Last weekend, I was reading the proofs of my memoir which comes out in June.
My editor queried one word in this sentence: “Like most couples, we have our unspoken tics and habits that signal everything’s okay, or not.”
She wanted to know if I would change “tics” to “idiosyncrasies.” As she wrote in the margin: “Some people, especially in the health and disability communities, take exception to using it casually as it is an uncontrollable movement for people with Tourette’s and other neurological disorders.”
Arrgghh. …I didn’t mean ‘tics’ the way she did, as an involuntary gesture, but more as ‘a certain look’ or gesture that carries a signal. And far from involuntary, it’s deliberate and purposeful.
But I told her “sure”, even though my word was one syllable and hers was six.
I agreed because I don’t want to offend anyone, at least unintentionally, especially if they live with a nasty disease like Tourette’s, and if it’s important to them not to see the word ‘tics’.
I also agreed with something I didn’t really want to do because I’m worn down from the culture wars and their sand-bagging of my language.
As Cathal Kelly wrote in the Globe and Mail on Saturday: “The moral sands are shifting under your literary feet, constantly, inexorably, and a lot of time you aren’t wearing the right brain-shoes for it.”
Thirty years ago, I was speaking with someone from Goodwill Industries. She asked if I knew what her organization does. Of course I did. Back in the 70s, I’d dropped countless bags of used clothing at their depot at Jarvis and Adelaide in Toronto. So I said: “I’ve known Goodwill since it was Crippled Civilians.”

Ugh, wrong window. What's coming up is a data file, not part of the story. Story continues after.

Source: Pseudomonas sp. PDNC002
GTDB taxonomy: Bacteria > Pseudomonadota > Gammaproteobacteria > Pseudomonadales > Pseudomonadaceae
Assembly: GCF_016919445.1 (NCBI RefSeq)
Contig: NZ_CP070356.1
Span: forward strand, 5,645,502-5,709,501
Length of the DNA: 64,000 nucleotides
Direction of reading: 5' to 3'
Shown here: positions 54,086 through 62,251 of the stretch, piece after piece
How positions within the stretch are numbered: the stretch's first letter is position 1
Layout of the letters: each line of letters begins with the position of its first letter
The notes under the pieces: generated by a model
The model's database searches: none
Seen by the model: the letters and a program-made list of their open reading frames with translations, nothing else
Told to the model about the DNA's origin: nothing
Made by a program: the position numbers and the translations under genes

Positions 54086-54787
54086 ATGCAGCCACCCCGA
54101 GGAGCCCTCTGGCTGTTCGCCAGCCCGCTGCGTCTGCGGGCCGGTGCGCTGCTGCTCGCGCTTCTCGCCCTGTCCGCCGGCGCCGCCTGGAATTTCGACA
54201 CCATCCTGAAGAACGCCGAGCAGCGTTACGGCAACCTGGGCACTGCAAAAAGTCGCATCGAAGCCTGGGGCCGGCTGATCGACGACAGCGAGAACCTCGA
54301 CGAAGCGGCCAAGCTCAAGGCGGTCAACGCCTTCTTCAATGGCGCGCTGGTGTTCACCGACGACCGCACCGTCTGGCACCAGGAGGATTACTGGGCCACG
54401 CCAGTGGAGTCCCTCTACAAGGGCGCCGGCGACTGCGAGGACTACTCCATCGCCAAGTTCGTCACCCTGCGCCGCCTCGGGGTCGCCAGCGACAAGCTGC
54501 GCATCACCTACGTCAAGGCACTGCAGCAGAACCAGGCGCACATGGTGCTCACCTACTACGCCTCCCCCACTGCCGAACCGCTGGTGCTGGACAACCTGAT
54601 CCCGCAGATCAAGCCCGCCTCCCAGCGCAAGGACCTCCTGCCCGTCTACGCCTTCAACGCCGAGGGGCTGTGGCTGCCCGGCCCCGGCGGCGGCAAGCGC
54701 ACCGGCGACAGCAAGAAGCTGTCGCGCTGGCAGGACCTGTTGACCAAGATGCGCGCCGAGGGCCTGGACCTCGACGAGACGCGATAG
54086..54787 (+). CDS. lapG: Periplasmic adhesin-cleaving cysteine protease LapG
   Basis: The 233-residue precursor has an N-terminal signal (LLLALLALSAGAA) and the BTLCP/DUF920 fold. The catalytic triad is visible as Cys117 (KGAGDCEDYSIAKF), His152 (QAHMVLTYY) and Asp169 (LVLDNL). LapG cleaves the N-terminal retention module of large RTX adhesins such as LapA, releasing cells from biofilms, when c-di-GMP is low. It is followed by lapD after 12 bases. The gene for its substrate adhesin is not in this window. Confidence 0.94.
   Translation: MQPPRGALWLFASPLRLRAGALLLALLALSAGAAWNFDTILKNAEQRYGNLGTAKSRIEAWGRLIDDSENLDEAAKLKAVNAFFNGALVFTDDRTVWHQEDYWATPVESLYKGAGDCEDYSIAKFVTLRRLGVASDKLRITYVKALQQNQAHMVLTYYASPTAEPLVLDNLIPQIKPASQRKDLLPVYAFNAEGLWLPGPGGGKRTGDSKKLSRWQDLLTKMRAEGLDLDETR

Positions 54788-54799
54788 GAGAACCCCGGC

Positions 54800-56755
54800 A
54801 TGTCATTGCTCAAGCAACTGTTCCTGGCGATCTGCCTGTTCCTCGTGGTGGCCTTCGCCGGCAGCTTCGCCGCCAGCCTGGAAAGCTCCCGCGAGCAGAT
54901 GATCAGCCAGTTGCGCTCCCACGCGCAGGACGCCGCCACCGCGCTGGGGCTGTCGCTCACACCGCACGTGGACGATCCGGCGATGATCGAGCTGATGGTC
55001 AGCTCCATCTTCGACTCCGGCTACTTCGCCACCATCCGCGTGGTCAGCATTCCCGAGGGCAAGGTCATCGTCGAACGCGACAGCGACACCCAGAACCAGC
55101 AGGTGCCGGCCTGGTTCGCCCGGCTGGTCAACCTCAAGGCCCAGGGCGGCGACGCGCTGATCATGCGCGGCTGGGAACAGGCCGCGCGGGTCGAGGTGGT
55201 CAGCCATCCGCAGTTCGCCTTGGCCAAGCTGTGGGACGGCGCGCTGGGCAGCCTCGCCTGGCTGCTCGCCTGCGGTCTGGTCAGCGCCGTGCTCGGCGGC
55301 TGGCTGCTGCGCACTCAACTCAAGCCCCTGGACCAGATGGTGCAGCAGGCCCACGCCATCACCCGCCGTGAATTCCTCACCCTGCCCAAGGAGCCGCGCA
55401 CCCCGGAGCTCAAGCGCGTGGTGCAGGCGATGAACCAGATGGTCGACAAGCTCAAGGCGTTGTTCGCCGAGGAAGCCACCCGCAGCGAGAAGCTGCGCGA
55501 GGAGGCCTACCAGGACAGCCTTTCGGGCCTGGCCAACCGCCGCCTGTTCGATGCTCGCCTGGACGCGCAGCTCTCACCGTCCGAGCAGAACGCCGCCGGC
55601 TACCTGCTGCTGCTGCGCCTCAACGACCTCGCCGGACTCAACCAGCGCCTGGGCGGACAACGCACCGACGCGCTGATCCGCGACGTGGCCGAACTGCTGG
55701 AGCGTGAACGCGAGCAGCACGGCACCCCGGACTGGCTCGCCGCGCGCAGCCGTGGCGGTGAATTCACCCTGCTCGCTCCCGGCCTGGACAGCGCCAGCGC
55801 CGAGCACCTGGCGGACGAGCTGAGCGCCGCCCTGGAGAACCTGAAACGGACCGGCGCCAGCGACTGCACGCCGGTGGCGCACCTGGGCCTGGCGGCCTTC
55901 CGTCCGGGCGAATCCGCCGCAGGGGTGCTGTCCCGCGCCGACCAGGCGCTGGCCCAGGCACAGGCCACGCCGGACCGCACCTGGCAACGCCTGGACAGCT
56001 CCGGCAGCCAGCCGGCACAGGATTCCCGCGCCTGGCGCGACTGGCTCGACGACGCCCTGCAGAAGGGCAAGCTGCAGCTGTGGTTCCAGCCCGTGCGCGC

She was mortified, which I thought was a little misplaced. After all, she worked for the organization. I was just reminding her of its history. And the fact was, for decades, it was called the Society for Crippled Civilians.
So yes, certain words and phrases fall so far behind the times that they cause instant offence when used today.
But ‘breastfeeding‘? And……wait for it……’women‘?
It seems these words are not only out of date; they must no longer be used in polite company for fear of giving offence, like ‘crippled civilians’.
Last week Brighton and Sussex University Hospitals issued guidelines asking their staff to stop referring to “breastfeeding” and use “chestfeeding” instead.
Henceforth, “breast milk” is to be called one of three other things: “human milk, “breast/chestmilk”, or “milk from the feeding mother or parent.” The Hospital’s guidelines also advise replacing the word “father” with “parent”, “co-parent” or “second biological parent,” and steering away from the word “mother” altogether.
Their suggestion? “Birthing parent.”
While these changes aren’t mandatory, i.e. as a doctor, you won’t get fired for misidentifying the only body part that produces milk, they will appear on the hospital’s website, emails and letters.
Where did this linguistic virus come from? A team of “gender inclusion midwives.”
Their goal was to remind us that there are trans people and people transitioning from women to men who feel excluded and invisible when they hear “mother” or “woman.”
Yes, I’ll give them that.
But for all of us who fear the tyranny of the majority, this is the opposite of that. The vast majority of “people” who use a hospital’s maternity ward are “women.”
How vast? The Times of London said this “is meant to cater to the tiny number of natal females who transition to male socially but not medically and give birth. As of 2017, the UK had two such people.”
Even when you consider the entire population of 200,000 transgender people in Britain today, they represent just 0.58% of the 34 million British women.
As The Times notes, this is “not merely the tyranny of a minority but the tyranny of a minority of a minority.”
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